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Papers of the Week

Papers: 15 Jun 2024 - 21 Jun 2024

2024 Jun 15

Mol Psychiatry


The single-cell opioid responses in the context of HIV (SCORCH) consortium.


Ament SA, Campbell RR, Lobo MK, Receveur JP, Agrawal K, Borjabad A, Byrareddy SN, Chang L, Clarke D, Emani P, Gabuzda D, Gaulton KJ, Giglio M, Giorgi FM, Gok B, Guda C, Hadas E, Herb BR, Hu W, Huttner A, Ishmam MR, Jacobs MM, Kelschenbach J, Kim DW, Lee C, Liu S, Liu X, Madras BK, Mahurkar AA, Mash DC, Mukamel EA, Niu M, O'Connor RM, Pagan CM, Pang APS, Pillai P, Repunte-Canonigo V, Ruzicka WB, Stanley J, Tickle T, Tsai SA, Wang A, Wills L, Wilson AM, Wright SN, Xu S, Yang J, Zand M, Zhang L, Zhang J, Akbarian S, Buch S, Cheng CS, Corley MJ, Fox HS, Gerstein M, Gummuluru S, Heiman M, Ho YC, Kellis M, Kenny PJ, Kluger Y, Milner TA, Moore DJ, Morgello S, Ndhlovu LC, Rana TM, Sanna PP, Satterlee JS, Sestan N, Spector SA, Spudich S, Tilgner HU, Volsky DJ, White OR, Williams DW, Zeng H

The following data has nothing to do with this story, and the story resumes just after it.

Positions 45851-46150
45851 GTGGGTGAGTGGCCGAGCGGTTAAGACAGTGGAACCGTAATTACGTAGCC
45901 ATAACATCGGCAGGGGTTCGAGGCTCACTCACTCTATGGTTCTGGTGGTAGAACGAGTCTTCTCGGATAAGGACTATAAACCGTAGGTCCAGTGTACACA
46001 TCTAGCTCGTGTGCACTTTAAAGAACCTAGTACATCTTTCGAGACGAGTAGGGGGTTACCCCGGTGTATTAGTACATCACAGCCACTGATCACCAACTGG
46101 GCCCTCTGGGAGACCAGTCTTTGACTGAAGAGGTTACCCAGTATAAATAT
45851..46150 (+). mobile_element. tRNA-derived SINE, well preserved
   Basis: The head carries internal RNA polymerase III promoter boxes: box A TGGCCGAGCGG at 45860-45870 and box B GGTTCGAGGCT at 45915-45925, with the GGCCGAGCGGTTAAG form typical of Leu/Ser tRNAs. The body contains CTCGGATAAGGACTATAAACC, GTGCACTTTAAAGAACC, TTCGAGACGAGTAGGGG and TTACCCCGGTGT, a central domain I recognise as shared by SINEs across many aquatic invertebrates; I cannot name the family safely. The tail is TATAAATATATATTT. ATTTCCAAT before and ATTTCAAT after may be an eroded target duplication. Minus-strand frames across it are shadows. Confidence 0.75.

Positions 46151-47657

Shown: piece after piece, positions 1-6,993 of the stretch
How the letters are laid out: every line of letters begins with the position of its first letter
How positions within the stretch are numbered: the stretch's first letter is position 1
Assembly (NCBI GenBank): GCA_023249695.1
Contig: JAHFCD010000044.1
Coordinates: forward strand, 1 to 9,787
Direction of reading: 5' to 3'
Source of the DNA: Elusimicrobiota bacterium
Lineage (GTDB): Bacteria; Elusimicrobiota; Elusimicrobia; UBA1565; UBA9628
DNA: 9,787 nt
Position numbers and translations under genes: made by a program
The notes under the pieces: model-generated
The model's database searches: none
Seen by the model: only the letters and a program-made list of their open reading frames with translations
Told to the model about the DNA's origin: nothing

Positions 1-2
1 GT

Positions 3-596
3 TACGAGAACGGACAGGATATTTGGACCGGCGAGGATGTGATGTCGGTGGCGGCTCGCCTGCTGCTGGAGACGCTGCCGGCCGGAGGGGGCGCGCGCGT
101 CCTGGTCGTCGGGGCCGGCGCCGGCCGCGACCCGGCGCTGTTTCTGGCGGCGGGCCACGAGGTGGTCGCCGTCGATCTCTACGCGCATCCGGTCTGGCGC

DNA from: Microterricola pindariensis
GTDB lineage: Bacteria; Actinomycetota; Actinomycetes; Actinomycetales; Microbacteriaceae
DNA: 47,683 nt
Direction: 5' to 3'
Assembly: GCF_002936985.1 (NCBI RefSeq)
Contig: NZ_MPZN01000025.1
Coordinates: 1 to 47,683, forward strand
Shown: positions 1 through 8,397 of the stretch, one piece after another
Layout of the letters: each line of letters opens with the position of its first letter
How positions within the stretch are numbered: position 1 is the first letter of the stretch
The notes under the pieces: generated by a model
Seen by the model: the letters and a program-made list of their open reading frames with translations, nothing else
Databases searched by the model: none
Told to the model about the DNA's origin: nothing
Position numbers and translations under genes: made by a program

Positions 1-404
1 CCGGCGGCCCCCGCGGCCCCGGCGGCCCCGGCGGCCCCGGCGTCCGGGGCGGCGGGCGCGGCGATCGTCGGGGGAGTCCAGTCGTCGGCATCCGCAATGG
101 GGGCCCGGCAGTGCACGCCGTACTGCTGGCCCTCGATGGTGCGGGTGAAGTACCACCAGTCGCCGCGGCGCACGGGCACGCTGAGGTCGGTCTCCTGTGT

Substance use disorders (SUD) and drug addiction are major threats to public health, impacting not only the millions of individuals struggling with SUD, but also surrounding families and communities. One of the seminal challenges in treating and studying addiction in human populations is the high prevalence of co-morbid conditions, including an increased risk of contracting a human immunodeficiency virus (HIV) infection. Of the ~15 million people who inject drugs globally, 17% are persons with HIV. Conversely, HIV is a risk factor for SUD because chronic pain syndromes, often encountered in persons with HIV, can lead to an increased use of opioid pain medications that in turn can increase the risk for opioid addiction. We hypothesize that SUD and HIV exert shared effects on brain cell types, including adaptations related to neuroplasticity, neurodegeneration, and neuroinflammation. Basic research is needed to refine our understanding of these affected cell types and adaptations. Studying the effects of SUD in the context of HIV at the single-cell level represents a compelling strategy to understand the reciprocal interactions among both conditions, made feasible by the availability of large, extensively-phenotyped human brain tissue collections that have been amassed by the Neuro-HIV research community. In addition, sophisticated animal models that have been developed for both conditions provide a means to precisely evaluate specific exposures and stages of disease. We propose that single-cell genomics is a uniquely powerful technology to characterize the effects of SUD and HIV in the brain, integrating data from human cohorts and animal models. We have formed the Single-Cell Opioid Responses in the Context of HIV (SCORCH) consortium to carry out this strategy.